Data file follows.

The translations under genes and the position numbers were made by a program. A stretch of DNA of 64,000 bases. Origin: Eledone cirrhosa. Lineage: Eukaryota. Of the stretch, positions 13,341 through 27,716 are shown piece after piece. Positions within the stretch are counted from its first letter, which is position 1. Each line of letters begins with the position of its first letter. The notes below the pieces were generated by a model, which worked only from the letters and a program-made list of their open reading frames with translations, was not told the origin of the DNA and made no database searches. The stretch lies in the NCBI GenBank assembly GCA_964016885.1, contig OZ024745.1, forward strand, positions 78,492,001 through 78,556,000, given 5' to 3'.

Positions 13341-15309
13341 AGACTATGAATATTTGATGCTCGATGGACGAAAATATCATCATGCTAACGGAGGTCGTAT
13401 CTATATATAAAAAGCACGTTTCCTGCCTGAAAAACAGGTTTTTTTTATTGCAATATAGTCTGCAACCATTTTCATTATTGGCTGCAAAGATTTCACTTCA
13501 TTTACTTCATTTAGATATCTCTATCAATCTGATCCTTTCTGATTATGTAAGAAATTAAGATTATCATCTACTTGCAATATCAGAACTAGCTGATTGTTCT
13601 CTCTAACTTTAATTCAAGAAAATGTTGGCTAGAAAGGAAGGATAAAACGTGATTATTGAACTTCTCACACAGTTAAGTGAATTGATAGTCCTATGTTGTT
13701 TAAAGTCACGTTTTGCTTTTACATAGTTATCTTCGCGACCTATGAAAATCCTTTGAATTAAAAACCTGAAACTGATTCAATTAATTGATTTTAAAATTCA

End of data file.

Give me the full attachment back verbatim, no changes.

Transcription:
The translations under genes and the position numbers were made by a program. A stretch of DNA of 64,000 bases. Origin: Eledone cirrhosa. Lineage: Eukaryota. Of the stretch, positions 13,341 through 27,716 are shown piece after piece. Positions within the stretch are counted from its first letter, which is position 1. Each line of letters begins with the position of its first letter. The notes below the pieces were generated by a model, which worked only from the letters and a program-made list of their open reading frames with translations, was not told the origin of the DNA and made no database searches. The stretch lies in the NCBI GenBank assembly GCA_964016885.1, contig OZ024745.1, forward strand, positions 78,492,001 through 78,556,000, given 5' to 3'.

Positions 13341-15309
13341 AGACTATGAATATTTGATGCTCGATGGACGAAAATATCATCATGCTAACGGAGGTCGTAT
13401 CTATATATAAAAAGCACGTTTCCTGCCTGAAAAACAGGTTTTTTTTATTGCAATATAGTCTGCAACCATTTTCATTATTGGCTGCAAAGATTTCACTTCA
13501 TTTACTTCATTTAGATATCTCTATCAATCTGATCCTTTCTGATTATGTAAGAAATTAAGATTATCATCTACTTGCAATATCAGAACTAGCTGATTGTTCT
13601 CTCTAACTTTAATTCAAGAAAATGTTGGCTAGAAAGGAAGGATAAAACGTGATTATTGAACTTCTCACACAGTTAAGTGAATTGATAGTCCTATGTTGTT
13701 TAAAGTCACGTTTTGCTTTTACATAGTTATCTTCGCGACCTATGAAAATCCTTTGAATTAAAAACCTGAAACTGATTCAATTAATTGATTTTAAAATTCA